Yu-na Kim and Mao Asada Go Head-to-Head for Olympic Gold
On the shoulders of two young women rest the hope and pride of two nations. Tonight, figure skaters Mao Asada of Japan and Yu-na Kim of South Korea will be battling to see which will take home the gold medal in the Winter Olympics.
For many who will be watching tonight, the sporting competition will take on historical significance. Will South Korea, once dominated by Japan, triumph over its one-time aggressor?
Japan officially occupied the Korean peninsula for more than three decades beginning in 1910 — before there was a North or South Korea. The Japanese made Koreans change their names to Japanese monikers and forbade them to speak Korean, essentially trying to wipe out the Korean culture and peoples.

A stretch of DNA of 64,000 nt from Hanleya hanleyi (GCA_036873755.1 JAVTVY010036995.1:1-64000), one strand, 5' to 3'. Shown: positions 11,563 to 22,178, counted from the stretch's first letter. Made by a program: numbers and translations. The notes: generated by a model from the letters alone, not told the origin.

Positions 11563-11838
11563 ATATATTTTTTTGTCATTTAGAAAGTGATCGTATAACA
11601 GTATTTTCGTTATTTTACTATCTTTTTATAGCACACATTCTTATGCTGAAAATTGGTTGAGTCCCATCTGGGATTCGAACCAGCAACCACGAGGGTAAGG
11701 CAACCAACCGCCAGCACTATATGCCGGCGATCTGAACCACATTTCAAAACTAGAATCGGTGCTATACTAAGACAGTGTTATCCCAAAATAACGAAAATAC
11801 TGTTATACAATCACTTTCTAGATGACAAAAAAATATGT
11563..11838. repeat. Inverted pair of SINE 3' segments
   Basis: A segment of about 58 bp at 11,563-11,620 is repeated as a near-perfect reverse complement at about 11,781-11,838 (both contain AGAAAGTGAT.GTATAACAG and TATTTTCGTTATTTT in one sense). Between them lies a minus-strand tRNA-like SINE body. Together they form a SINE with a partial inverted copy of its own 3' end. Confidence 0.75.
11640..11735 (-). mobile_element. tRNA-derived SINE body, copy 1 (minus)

At the 1936 Summer Games in Berlin, Sohn Kee-chung set a world marathon record to win the first Olympic gold medal by a Korean, but because Korea was at the time occupied by Japanese forces, Sohn had to qualify for the Japanese team, adopt a Japanese name, endure the sight of the Japanese flag being raised and hear the Japanese national anthem being played to celebrate his victory. He bowed his head in protest during the ceremony.
— Reporter Beverly Smith of The Globe and Mail
There is also some research that suggests Korea was once spelled “Corea,” but the spelling was changed by the Japanese colonial government so that Korea would follow Japan alphabetically. (The French still spell it “Corea.”)
Is it fair to thrust all this history upon Korean figure skater Yu-na Kim — in the hopes that a victory over Japanese skater Mao Asada will symbolize the Korean nation’s triumph over Japan? No, it’s not fair. But it is reality.